thumbnail

Ecological linkages between headwaters and downstream ecosystems: Transport of organic matter, invertebrates, and wood down headwater channels

Journal of the American Water Resources Association

By:
, , and
DOI: 10.1111/j.1752-1688.2007.00007.x

Links

Abstract

Headwater streams make up a large proportion of the total length and watershed area of fluvial networks, and are partially characterized by the large volume of organic matter (large wood, detritus, and dissolved organic matter) and invertebrate inputs from the riparian forest, relative to stream size. Much of those inputs are exported to downstream reaches through time where they potentially subsidize river communities. The relative rates, timing, and conversion processes that carry inputs from small streams to downstream reaches are reasonably well quantified. For example, larger particles are converted to smaller particles, which are more easily exported. Also, dissolved organic matter and surface biofilms are converted to larger particles which can be more easily intercepted by consumers. However, the quality of these materials as it affects biological activity downstream is not well known, nor is the extent to which timing permits biological use of those particles. These ecological unknowns need to be resolved. Further, land uses may disrupt and diminish material transport to downstream reaches by removing sources (e.g., forest harvest), by affecting transport and decomposition processes (e.g., flow regulation, irrigation, changes in biotic communities), and by altering mechanisms of storage within headwaters (e.g., channelization). We present conceptual models of energy and nutrient fluxes that outline small stream processes and pathways important to downstream communities, and we identify informational gaps that, if filled, could significantly advance the understanding of linkages between headwater streams and larger rivers. The models, based on empirical evidence and best professional judgment, suggest that navigable waters are significantly influenced by headwater streams through hydrological and ecological connectivities, and land use can dramatically influence these natural connectivities, impacting downstream riverine ecosystems. ?? 2007 American Water Resources Association.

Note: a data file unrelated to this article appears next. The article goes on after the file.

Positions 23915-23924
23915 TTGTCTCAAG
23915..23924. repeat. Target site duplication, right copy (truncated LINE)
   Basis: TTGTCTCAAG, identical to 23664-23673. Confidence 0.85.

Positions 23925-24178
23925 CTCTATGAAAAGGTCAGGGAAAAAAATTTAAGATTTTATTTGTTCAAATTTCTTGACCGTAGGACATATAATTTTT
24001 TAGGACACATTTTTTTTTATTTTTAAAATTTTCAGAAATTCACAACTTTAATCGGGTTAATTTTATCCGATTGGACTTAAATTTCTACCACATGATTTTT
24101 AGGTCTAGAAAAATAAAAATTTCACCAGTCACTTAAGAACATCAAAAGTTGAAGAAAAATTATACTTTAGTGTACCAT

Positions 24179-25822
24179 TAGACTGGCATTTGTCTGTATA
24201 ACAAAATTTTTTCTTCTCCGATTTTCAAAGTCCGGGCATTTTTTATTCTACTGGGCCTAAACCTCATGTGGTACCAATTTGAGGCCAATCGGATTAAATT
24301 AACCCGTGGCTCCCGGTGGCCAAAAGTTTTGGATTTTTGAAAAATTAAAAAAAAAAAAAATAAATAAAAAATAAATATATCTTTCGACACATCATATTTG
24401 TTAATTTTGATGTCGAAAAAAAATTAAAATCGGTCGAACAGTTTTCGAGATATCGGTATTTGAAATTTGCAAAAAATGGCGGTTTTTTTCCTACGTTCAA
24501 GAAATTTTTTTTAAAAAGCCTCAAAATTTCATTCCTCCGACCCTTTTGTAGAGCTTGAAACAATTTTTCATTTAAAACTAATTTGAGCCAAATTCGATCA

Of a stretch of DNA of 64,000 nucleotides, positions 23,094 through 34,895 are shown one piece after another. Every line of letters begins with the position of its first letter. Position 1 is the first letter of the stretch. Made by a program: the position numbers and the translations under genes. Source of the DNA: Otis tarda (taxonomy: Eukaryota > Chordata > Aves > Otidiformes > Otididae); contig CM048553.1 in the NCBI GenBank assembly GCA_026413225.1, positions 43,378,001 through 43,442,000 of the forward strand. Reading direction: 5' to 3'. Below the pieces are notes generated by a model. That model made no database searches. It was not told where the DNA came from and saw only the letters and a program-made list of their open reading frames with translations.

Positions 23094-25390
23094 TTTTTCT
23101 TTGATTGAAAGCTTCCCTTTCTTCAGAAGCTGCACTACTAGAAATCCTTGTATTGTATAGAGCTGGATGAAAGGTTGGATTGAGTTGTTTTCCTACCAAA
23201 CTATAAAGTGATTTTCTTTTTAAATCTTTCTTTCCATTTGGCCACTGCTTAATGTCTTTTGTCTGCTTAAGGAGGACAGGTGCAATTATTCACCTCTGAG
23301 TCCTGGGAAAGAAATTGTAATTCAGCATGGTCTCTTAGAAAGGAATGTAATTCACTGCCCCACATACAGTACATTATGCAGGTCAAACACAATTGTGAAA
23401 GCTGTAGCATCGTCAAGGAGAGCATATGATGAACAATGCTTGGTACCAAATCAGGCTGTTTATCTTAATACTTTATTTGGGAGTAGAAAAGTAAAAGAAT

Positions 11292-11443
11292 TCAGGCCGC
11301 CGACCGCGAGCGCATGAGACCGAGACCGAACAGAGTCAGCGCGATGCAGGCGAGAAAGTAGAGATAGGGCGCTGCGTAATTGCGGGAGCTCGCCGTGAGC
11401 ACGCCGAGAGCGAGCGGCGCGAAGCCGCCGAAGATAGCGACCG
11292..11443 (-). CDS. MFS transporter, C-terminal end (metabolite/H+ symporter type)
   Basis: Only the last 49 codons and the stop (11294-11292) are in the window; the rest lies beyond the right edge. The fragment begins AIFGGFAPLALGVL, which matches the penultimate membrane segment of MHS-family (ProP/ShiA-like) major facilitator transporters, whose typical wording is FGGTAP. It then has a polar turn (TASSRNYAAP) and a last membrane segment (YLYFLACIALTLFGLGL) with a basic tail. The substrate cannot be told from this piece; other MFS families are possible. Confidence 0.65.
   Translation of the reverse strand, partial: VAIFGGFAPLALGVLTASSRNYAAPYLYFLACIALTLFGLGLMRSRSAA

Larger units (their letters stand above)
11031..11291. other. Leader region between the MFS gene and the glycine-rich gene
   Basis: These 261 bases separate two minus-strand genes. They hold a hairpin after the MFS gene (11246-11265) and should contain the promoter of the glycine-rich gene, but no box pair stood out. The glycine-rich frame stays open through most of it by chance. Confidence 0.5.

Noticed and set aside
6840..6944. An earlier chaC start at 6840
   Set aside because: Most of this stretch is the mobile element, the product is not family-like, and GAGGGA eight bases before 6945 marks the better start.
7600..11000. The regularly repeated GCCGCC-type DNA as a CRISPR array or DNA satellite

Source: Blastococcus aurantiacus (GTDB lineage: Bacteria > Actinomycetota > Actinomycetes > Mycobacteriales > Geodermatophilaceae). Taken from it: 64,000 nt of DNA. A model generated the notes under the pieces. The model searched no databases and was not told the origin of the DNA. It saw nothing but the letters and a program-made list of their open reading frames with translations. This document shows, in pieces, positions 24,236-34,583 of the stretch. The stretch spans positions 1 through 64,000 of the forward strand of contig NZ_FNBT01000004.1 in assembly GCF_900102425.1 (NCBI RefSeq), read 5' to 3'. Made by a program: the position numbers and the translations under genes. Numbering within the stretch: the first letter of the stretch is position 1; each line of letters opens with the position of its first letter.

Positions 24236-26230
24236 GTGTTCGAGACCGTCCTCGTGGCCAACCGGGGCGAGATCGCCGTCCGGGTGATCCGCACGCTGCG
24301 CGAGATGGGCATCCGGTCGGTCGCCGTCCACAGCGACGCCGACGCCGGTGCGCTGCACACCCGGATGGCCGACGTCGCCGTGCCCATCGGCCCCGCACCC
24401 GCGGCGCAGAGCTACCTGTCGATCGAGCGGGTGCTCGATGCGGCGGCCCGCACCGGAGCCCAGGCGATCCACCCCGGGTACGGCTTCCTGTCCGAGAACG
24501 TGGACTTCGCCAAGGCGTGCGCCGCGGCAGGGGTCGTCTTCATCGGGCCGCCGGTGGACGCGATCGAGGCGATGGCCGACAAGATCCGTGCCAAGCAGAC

Additional Publication Details

Publication type:
Article
Publication Subtype:
Journal Article
Title:
Ecological linkages between headwaters and downstream ecosystems: Transport of organic matter, invertebrates, and wood down headwater channels
Series title:
Journal of the American Water Resources Association
DOI:
10.1111/j.1752-1688.2007.00007.x
Volume
43
Issue:
1
Year Published:
2007
Language:
English
Larger Work Type:
Article
Larger Work Subtype:
Journal Article
Larger Work Title:
Journal of the American Water Resources Association
First page:
72
Last page:
85
Number of Pages:
14